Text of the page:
Sunday, October 14, 2012

Low-Key Hillclimb: Quimby Road

Yesterday was the second Low-Key Hillclimb this year, up Quimby Road. It was the only one of the first three which I'm not coordinating, so I got to participate.

It was a gorgeous day in San Jose, perfect weather for the climb. I'd decided to run instead of ride. Low-Key Hillclimbs are generally about cycling but we've allowed runners in the past, most notably Gary Gellin, then Brian Lucido, and me on a few occasions. Runners add to the eclectic nature of the event. I still remember Gary chugging past me while I rode on the steep lower slopes of Hicks Road a few years ago. It provided added motivation to pick up the pace when the slope relented a bit, and I was able to repass him, but I think it added a lot to the "Low-Key" aspect.

There were a few issues. One volunteer was worried that riders were failing to hand in release forms. These are important because even if a rider is a close friend, riding the series for years, it's important to have a properly signed waiver because if something tragic happens (always a possibility whenever doing anything on the roads, riding, walking, or driving) we may trust the rider but we can't trust the rider's family. The Kim Flint lawsuit against Strava demonstrated the importance of that lesson: Kim Flint surely would have never held Strava responsible for the risks he was taking, yet Kim wasn't around to exercise reason when his family selfishly sued.

Another small issue was cups: I forgot to bring them, so riders were deprived of pre-ride juice which coordinator Lane had hoped to provide. I've gotta be more organized next week!

But these small hiccups aside, it was a great day. I'd encouraged Matt Allie, whom I knew from the Palo Alto Noon Ride and who is an excellent runner, to join and he did so. He started near the front, me further back, so he got probably a 10 second head-start on me as I waited for the lead riders to get moving, but this proved justified as the Strava record shows he steadily expanded that gap every bit of the way to the finish.

A nice difference running versus cycling is runners have effectively an infinite range of low gears: shorten stride, even go from a formal run to a fast shuffle, and until traction becomes a problem, no grade is too steep. It allows running tangents, including the inside line of Quimby's intimidating switchbacks, and of staying out of the red zone where many riders are forced to over-extend just to keep the bike moving forward. The steeper the hill, the better runners can do versus cyclists, and so since the initial portion of the climb is quite gradual, I found myself quickly off the back. As the grade increased to the 9% average it holds for most of its first half, however, I was able to regain the pace of the rearward riders, then close the gap.

I watched my Garmin Edge 500, which I held in my hand, initially for distance but then later for altitude gained. Really it's a combination of the two which predicts remaining effort, since I can gain altitude faster, despite running slower, when the road is steeper. But altitude is the more conservative of the two when the road's getting steeper towards the end as it does on Quimby.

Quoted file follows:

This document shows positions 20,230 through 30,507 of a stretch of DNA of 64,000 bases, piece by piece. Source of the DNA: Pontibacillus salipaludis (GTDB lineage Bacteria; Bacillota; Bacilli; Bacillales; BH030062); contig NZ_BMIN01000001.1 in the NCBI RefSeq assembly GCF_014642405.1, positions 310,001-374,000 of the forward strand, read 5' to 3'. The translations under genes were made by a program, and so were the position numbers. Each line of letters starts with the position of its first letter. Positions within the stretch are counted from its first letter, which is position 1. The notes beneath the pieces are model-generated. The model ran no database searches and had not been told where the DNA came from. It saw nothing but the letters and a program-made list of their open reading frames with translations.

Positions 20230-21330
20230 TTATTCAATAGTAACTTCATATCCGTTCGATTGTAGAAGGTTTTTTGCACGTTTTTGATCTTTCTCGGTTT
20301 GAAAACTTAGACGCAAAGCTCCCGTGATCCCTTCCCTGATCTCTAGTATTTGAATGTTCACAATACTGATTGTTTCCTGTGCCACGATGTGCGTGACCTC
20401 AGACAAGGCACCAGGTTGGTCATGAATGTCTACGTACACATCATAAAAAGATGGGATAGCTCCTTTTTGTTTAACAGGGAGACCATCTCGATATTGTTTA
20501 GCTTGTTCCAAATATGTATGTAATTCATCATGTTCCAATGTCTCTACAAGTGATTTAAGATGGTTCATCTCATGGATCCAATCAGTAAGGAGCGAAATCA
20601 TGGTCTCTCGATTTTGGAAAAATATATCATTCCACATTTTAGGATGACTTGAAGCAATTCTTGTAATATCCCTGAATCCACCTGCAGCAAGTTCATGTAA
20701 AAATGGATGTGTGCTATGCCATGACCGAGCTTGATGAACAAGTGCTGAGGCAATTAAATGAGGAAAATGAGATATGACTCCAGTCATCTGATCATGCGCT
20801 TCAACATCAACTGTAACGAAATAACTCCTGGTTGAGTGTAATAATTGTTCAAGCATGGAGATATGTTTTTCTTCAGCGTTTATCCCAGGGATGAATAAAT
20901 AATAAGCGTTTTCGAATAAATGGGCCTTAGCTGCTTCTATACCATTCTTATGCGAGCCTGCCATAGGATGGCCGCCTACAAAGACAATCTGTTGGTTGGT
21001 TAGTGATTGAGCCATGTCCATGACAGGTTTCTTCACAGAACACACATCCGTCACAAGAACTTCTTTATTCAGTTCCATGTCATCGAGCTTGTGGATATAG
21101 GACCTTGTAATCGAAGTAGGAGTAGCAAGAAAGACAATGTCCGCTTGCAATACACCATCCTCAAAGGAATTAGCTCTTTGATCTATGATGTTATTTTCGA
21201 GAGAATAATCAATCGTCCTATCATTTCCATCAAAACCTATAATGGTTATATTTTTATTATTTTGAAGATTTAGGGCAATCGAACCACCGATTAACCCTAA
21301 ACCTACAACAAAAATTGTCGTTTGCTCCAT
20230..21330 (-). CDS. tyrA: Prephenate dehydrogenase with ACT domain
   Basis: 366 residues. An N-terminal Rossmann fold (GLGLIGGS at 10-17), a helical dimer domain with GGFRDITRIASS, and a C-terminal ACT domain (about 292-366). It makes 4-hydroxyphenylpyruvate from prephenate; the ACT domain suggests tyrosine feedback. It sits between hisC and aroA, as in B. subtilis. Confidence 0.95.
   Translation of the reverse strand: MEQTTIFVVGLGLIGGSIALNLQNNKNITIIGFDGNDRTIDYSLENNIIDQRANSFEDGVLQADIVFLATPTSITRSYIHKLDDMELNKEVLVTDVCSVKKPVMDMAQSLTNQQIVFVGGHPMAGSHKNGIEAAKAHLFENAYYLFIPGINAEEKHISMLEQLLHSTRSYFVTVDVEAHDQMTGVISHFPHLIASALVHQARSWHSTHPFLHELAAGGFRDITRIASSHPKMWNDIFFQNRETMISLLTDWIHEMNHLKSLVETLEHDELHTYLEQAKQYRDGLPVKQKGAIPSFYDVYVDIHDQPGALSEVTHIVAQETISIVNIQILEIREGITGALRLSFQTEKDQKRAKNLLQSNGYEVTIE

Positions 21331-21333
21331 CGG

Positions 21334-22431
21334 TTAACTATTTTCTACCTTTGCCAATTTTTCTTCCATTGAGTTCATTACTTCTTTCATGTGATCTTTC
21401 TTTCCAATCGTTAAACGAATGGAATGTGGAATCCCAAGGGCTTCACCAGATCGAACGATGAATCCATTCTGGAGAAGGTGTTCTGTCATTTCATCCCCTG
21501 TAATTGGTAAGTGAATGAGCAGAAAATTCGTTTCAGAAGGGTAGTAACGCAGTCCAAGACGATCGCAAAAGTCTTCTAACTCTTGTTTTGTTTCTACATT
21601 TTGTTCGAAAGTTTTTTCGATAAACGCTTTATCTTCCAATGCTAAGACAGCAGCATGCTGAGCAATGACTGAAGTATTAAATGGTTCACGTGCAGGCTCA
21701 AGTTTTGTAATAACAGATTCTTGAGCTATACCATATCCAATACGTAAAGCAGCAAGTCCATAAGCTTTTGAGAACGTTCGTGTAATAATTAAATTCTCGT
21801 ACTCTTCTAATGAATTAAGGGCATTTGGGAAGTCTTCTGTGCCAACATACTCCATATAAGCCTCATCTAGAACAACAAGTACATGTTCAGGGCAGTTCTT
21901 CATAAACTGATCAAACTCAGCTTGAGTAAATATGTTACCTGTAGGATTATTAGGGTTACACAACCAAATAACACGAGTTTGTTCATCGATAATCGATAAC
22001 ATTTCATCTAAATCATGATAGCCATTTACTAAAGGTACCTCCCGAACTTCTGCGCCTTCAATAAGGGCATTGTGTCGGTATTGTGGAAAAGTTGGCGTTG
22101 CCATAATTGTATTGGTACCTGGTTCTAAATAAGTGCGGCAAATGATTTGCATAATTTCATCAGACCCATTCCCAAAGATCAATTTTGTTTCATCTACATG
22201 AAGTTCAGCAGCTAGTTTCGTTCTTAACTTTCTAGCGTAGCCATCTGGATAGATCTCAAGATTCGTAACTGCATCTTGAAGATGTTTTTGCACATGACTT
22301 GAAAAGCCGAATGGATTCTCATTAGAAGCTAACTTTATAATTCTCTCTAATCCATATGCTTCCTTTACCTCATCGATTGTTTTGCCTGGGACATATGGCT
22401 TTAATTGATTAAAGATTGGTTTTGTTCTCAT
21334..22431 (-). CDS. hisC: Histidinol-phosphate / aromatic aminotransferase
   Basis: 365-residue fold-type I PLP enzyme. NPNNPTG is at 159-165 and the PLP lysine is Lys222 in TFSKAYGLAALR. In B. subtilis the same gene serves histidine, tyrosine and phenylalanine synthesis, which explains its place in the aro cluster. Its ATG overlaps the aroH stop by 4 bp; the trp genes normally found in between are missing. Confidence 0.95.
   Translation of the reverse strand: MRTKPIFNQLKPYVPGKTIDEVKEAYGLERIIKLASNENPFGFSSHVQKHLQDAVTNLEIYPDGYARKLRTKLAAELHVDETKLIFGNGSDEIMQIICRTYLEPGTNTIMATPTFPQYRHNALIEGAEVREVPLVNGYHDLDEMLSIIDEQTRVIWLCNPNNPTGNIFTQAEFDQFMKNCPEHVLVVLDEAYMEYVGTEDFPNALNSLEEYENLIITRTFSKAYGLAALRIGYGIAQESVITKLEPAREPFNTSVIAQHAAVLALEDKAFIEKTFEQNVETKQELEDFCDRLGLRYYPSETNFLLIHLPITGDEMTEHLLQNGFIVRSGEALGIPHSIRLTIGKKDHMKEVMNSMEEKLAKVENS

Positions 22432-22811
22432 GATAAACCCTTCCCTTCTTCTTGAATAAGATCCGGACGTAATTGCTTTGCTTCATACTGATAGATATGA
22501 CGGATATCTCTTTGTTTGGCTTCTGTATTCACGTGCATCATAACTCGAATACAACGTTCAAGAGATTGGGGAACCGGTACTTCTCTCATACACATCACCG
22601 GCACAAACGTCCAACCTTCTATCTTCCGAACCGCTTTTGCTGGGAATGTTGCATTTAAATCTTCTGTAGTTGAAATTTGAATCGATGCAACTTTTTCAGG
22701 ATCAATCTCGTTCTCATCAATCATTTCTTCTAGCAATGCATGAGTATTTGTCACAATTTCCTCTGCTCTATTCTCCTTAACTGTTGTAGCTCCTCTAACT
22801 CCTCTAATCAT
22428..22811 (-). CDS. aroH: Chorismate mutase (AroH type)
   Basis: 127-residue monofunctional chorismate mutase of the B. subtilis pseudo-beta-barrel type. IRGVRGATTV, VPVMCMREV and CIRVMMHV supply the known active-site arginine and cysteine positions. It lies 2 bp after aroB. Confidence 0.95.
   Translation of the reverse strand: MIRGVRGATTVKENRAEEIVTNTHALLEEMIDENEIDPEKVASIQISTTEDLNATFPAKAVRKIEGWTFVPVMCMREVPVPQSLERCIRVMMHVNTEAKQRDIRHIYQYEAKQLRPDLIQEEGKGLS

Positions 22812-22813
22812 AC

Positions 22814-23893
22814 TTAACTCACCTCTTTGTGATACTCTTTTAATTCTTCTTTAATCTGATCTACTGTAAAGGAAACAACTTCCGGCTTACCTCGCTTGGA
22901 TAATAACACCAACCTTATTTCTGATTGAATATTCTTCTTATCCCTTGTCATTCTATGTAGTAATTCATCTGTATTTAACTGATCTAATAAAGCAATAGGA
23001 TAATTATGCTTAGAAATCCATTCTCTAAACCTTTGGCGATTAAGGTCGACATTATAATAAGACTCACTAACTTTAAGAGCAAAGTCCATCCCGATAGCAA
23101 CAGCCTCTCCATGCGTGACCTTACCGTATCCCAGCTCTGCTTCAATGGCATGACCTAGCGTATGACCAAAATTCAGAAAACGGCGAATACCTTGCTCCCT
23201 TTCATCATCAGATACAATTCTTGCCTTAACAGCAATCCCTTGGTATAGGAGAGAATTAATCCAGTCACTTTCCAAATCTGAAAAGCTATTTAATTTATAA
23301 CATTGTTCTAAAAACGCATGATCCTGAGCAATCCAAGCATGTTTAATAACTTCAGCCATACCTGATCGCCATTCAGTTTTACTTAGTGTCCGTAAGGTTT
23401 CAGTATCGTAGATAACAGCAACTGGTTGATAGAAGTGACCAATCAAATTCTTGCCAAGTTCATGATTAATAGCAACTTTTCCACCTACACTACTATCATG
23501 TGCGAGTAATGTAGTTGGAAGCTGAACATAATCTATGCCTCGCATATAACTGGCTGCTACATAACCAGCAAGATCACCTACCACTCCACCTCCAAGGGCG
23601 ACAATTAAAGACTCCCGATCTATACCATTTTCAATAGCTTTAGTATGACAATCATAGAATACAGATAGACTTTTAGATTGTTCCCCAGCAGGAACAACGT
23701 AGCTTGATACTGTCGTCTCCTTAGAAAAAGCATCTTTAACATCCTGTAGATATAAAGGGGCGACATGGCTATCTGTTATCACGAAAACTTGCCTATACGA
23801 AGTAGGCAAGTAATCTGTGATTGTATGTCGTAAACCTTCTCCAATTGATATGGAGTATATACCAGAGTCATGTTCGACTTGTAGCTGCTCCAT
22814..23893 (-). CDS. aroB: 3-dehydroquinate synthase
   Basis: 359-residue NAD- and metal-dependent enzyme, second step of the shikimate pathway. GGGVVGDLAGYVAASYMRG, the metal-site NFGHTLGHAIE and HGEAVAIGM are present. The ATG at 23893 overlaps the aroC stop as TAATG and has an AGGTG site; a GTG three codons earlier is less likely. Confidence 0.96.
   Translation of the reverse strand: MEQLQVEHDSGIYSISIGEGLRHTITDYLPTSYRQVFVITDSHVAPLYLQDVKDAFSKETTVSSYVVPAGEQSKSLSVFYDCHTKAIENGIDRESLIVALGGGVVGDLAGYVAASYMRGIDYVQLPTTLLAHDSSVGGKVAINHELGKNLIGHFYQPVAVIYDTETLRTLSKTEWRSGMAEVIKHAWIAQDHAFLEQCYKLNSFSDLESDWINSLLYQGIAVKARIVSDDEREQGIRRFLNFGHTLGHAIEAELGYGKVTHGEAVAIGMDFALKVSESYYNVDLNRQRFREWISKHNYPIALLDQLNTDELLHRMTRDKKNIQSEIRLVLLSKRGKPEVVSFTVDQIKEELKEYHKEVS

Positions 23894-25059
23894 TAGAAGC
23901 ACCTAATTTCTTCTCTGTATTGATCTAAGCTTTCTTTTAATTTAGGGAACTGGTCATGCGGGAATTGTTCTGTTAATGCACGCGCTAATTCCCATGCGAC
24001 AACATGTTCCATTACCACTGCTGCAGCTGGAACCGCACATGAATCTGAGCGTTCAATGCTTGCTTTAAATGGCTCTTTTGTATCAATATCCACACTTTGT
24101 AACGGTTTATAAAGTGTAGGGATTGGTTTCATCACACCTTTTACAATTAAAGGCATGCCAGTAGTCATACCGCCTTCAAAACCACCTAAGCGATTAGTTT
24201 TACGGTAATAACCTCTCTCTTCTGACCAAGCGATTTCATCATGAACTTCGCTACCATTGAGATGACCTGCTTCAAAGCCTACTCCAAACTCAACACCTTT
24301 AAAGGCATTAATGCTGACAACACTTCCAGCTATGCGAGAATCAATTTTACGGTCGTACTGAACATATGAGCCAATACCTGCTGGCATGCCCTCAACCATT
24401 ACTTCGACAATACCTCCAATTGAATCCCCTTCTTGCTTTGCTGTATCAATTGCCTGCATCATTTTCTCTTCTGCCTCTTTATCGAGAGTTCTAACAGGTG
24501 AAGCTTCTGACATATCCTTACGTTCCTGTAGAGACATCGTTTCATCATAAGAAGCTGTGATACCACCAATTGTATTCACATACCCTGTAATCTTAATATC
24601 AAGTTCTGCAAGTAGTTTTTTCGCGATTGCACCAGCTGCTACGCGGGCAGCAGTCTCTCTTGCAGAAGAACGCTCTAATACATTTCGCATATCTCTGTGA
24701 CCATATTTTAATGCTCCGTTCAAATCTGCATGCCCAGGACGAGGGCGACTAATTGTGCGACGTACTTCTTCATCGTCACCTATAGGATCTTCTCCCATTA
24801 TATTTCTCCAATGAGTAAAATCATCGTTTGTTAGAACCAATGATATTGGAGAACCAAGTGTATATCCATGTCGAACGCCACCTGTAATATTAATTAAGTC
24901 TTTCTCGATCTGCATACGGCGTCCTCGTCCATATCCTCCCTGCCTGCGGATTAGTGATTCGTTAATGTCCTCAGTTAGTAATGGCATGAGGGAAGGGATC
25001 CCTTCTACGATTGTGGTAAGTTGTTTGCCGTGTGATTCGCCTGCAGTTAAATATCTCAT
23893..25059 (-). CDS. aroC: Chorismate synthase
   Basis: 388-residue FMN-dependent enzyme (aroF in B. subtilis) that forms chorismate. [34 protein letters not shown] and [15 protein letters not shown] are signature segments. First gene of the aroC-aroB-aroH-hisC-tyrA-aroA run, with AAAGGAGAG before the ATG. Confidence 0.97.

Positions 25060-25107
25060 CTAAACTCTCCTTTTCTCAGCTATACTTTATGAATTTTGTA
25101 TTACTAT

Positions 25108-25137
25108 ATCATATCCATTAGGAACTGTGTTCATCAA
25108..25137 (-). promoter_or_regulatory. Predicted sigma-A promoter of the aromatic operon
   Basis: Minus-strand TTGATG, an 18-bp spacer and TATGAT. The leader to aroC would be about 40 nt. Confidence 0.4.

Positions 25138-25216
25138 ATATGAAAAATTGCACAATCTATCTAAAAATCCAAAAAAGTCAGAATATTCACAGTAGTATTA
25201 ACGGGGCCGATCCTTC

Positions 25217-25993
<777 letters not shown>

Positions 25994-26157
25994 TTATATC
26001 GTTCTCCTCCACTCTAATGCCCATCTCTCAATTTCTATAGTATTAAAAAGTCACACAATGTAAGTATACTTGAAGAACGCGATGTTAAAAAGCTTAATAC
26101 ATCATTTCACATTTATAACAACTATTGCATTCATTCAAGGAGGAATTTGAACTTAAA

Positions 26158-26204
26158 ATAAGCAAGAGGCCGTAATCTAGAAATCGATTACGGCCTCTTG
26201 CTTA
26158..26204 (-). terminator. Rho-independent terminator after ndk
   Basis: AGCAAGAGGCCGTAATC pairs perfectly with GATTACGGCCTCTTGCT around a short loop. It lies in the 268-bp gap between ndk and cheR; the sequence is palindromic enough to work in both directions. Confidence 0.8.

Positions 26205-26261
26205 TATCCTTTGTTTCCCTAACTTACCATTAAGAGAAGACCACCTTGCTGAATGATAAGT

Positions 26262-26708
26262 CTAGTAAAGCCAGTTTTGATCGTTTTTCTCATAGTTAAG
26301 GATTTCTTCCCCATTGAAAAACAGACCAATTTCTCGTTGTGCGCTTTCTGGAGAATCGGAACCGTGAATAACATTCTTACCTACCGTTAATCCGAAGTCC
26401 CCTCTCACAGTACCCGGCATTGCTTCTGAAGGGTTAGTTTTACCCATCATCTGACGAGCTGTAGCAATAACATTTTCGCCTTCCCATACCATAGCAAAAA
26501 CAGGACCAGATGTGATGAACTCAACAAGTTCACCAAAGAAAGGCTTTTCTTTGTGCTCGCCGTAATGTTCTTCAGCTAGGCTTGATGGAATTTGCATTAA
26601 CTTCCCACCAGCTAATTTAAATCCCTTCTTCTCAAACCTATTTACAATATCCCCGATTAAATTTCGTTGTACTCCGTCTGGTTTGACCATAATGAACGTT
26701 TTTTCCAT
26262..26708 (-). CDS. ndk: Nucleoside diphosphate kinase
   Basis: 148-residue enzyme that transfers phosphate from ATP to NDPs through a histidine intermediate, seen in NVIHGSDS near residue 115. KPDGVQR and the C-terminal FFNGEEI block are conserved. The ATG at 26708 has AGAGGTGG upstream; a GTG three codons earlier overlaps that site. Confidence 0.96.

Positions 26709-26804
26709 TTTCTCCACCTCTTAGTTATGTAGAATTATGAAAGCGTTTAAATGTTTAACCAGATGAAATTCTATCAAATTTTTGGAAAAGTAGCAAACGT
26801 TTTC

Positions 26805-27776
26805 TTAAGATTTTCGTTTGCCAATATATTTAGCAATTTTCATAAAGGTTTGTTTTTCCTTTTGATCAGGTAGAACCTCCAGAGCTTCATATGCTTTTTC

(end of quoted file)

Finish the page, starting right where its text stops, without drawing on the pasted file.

I passed a few runners on this less-steep portion when I reached the brief break in the steep climbing at about half-way elevation-wise. I lost a bit of ground versus the rider near me at this point, but I knew the really steep stuff followed, so I bided my time.

The final half of the elevation gain is 13% average, but the switch-backs are much steeper. Here I tried to maximize my rate of progress, as a full run stride wasn't sustainable at my speed, so I adopted more of a shuffle-walk. I was doing well, though: breathing hard, gaining on riders on the steep slopes.

The finish is visible from a good way off, but then disappears from view before reappearing when the grade levels out slightly for the final few hundred meters. I was afraid of losing places here but I did okay, finishing well ahead of my projected time, with a VAM just on the happy side of 1 km/hour. I often climb at that VAM on my bike, so I was really pleased with that.

Low-Key finishes are always wonderfully social occasions for the participants. I often help with results after finishing, but since I was too slow to reach the top in time for crunch-time the super-excellent volunteers had things under control. The results were challenging since the riders were grouped on the run-in to the finish line, creating noise which made it hard for the volunteers to hear rider numbers. If we do Quimby again we'll need to think about how to handle this.

Anyway, I still need to finish results, which is a slight detective game since a few numbers were missed. Despite the challenges, however, the finish line volunteers did an overall excellent job, so I'll work it out. We have a video so we can check that, as well as photos of most riders crossing the line.

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